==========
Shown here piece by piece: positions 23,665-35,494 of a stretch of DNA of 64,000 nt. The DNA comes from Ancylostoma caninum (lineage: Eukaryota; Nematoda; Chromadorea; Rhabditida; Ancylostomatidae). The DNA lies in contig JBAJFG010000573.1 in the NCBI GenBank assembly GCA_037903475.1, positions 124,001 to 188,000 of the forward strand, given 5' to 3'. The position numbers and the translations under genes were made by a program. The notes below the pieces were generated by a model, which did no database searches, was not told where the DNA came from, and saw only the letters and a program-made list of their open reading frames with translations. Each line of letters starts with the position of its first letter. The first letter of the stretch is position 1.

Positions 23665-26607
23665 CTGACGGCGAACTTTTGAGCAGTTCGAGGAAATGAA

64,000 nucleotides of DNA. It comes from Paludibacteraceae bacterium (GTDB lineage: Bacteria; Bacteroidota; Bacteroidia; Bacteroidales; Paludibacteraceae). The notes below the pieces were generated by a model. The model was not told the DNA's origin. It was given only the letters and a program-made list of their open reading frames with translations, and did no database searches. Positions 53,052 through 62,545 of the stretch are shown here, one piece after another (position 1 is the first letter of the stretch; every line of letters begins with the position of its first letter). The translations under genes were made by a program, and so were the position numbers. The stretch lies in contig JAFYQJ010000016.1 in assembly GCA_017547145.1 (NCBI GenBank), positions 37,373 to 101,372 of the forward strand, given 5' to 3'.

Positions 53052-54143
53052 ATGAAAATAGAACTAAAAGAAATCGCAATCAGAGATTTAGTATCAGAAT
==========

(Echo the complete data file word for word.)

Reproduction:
Shown here piece by piece: positions 23,665-35,494 of a stretch of DNA of 64,000 nt. The DNA comes from Ancylostoma caninum (lineage: Eukaryota; Nematoda; Chromadorea; Rhabditida; Ancylostomatidae). The DNA lies in contig JBAJFG010000573.1 in the NCBI GenBank assembly GCA_037903475.1, positions 124,001 to 188,000 of the forward strand, given 5' to 3'. The position numbers and the translations under genes were made by a program. The notes below the pieces were generated by a model, which did no database searches, was not told where the DNA came from, and saw only the letters and a program-made list of their open reading frames with translations. Each line of letters starts with the position of its first letter. The first letter of the stretch is position 1.

Positions 23665-26607
23665 CTGACGGCGAACTTTTGAGCAGTTCGAGGAAATGAA

64,000 nucleotides of DNA. It comes from Paludibacteraceae bacterium (GTDB lineage: Bacteria; Bacteroidota; Bacteroidia; Bacteroidales; Paludibacteraceae). The notes below the pieces were generated by a model. The model was not told the DNA's origin. It was given only the letters and a program-made list of their open reading frames with translations, and did no database searches. Positions 53,052 through 62,545 of the stretch are shown here, one piece after another (position 1 is the first letter of the stretch; every line of letters begins with the position of its first letter). The translations under genes were made by a program, and so were the position numbers. The stretch lies in contig JAFYQJ010000016.1 in assembly GCA_017547145.1 (NCBI GenBank), positions 37,373 to 101,372 of the forward strand, given 5' to 3'.

Positions 53052-54143
53052 ATGAAAATAGAACTAAAAGAAATCGCAATCAGAGATTTAGTATCAGAAT